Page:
"The archetype of the Wild Woman and all that stands behind her is patroness to all painters, writers, sculptors, dancers, thinkers, prayermakers, seekers, finders—for they are all busy with the work of invention, and that is the instinctive nature’s main occupation. As in all art, she resides in the guts, not in the head." (10)

Estes also tells us that this wild woman aritist is "fluent in the languages of dreams, passion, and poetry." (11) That just calls to my soul like nobody's business. My instinct is to shout "I want to be her!" until I remember that I am her and she is me.

This is what I am finally honoring in my work as a writer…and probably why I’m so drawn to magical realism in my work. My journey is new every day, and as Estes implores me:

"So, let us push on now, and remember ourselves back to the wild soul. Let us sing her flesh back onto our bones. Shed any false coats we have been given. Don the true coat of powerful instinct and knowing. Infiltrate the psychic lands that once belonged to us. Unfurl the bandages, ready the medicine. Let us return now, wild women howling, laughing, singing up The One who loves us so." (20)

Anne Eston is a storyteller, author and mentor. She gets by with a little (a LOT of help from her friends, her husband, and her Imp Muses (cats) Stanley and Sofia.

Friday, September 14, 2018

Writing With the Wolves - Prologue

It’s impossible to talk about my life’s journey without talking about my writer’s journey, because they are one and the same thing. As I enter this new phase of my journey, come around this new bend on my path “toward the mountain” as author Neil Gaiman describes it, I want to put down a facet, a glimpse into where I’ve been and what’s brought me here, to this point of “writing with the wolves.”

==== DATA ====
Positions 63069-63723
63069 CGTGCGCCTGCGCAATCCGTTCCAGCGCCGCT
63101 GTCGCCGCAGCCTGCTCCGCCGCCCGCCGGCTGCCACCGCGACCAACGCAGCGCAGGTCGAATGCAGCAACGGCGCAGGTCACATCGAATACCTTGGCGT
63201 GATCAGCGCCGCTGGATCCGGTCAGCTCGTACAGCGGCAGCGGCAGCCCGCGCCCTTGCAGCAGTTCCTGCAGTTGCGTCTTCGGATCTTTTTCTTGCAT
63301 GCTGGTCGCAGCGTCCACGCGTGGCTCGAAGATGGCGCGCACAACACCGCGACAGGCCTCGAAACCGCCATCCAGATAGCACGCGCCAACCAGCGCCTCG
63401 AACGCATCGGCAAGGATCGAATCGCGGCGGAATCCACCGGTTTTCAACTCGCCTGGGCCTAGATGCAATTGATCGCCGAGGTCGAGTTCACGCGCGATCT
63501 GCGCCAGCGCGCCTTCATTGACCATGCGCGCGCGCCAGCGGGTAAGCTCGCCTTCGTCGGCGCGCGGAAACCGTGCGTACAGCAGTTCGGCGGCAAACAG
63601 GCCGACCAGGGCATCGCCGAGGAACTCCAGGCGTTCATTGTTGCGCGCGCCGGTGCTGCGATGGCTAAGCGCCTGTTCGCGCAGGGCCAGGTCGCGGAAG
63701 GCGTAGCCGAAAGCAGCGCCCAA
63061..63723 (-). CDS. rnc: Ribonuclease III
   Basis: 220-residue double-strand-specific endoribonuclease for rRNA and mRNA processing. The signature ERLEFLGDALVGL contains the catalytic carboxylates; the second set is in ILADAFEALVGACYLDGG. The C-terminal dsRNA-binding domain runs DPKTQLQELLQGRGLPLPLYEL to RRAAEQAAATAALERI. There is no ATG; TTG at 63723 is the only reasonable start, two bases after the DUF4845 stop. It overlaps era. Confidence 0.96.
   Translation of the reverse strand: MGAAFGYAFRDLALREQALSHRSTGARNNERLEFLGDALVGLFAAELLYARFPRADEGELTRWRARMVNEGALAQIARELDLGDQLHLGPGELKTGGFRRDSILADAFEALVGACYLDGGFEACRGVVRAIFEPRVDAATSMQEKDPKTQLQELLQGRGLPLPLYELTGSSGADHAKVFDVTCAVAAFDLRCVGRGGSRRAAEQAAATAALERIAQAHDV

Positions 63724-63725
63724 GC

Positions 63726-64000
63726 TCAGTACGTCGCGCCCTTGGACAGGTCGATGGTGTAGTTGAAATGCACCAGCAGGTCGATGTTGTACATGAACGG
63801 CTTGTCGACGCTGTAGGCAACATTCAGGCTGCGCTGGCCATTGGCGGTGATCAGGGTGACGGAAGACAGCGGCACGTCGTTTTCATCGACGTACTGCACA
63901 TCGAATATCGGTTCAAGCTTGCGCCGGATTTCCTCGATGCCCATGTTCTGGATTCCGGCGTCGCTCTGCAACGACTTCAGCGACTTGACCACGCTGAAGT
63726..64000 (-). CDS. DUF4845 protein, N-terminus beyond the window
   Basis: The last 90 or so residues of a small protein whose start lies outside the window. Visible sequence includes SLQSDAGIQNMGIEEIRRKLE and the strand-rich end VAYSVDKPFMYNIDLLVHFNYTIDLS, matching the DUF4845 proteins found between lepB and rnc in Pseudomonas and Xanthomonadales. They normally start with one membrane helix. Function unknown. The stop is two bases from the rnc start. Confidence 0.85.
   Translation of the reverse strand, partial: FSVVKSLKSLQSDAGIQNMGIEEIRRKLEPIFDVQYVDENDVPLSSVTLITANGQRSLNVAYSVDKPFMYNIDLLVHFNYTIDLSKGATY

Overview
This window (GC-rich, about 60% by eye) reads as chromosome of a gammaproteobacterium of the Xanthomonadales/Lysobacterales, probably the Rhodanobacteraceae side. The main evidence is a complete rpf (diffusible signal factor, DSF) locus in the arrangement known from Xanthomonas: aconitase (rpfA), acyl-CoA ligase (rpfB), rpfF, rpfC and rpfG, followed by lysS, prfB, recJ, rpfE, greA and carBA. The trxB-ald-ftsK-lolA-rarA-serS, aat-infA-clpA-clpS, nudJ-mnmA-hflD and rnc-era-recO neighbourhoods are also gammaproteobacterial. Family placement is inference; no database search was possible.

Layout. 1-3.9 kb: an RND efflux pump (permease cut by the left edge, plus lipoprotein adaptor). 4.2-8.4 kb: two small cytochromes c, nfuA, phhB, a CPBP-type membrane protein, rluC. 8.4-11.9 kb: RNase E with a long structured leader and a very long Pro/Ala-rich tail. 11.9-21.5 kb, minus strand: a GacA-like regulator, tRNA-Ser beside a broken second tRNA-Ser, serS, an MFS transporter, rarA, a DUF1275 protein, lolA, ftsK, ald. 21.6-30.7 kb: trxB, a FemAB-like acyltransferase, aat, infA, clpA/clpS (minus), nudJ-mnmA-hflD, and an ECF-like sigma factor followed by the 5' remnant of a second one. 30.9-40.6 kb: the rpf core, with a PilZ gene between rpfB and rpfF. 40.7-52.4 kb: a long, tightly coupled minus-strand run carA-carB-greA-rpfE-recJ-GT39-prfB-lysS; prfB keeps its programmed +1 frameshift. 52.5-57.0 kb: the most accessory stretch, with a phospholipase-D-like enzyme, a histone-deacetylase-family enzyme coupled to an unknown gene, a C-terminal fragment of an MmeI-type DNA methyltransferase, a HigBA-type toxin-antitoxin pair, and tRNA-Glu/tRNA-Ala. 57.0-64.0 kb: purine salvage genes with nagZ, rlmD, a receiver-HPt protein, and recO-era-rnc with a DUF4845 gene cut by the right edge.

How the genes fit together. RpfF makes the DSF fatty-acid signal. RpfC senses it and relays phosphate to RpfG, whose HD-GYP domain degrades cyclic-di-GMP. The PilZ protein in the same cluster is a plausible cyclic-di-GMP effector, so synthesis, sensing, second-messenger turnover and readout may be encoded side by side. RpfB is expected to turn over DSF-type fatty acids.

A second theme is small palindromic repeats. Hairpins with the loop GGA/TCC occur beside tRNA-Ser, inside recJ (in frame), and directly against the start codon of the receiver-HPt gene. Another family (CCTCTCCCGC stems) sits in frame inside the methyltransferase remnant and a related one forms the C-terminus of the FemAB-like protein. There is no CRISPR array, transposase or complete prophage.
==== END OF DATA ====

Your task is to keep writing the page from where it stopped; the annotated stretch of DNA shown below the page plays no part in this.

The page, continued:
My MFA thesis novel is titled “Sankofa.” Sankofa defined as "Go back and get it" (san - to return; ko - to go; fa - to fetch, to seek and take).  It’s the Asante Adinkra symbol represented either with a stylized heart shape or by a bird with its head turned backwards while its feet face forward carrying a precious egg in its mouth. It’s associated with the proverb: "It is not wrong to go back for that which you have forgotten." (Wikepedia)

While I’ve never forgotten that I am a writer, I have strayed from that purpose and calling many times and for many reasons. In this current spiral back to the authentic me as I’ve been working on in my women’s group, I’ve discovered that I’ll never reach part of what I’ve been chasing. Partly because, as my writing coach Lauren Sapala reminded me recently, there is no “there”---no destination of fame, or success, not in the way that I’ve been thinking. She reminds me that as soon as I get “there” the next “there” will present itself. Really there’s only Here and Now. (See one of my other favorite books, Richard Bach’s There’s No Such Place As Far Away.) As a matter of fact, I reach a new mountaintop each time I complete a writing project (whether it be a blog post, a joural entry, a poem, or a novel)--and then another one when I gift it to the world. Who knew?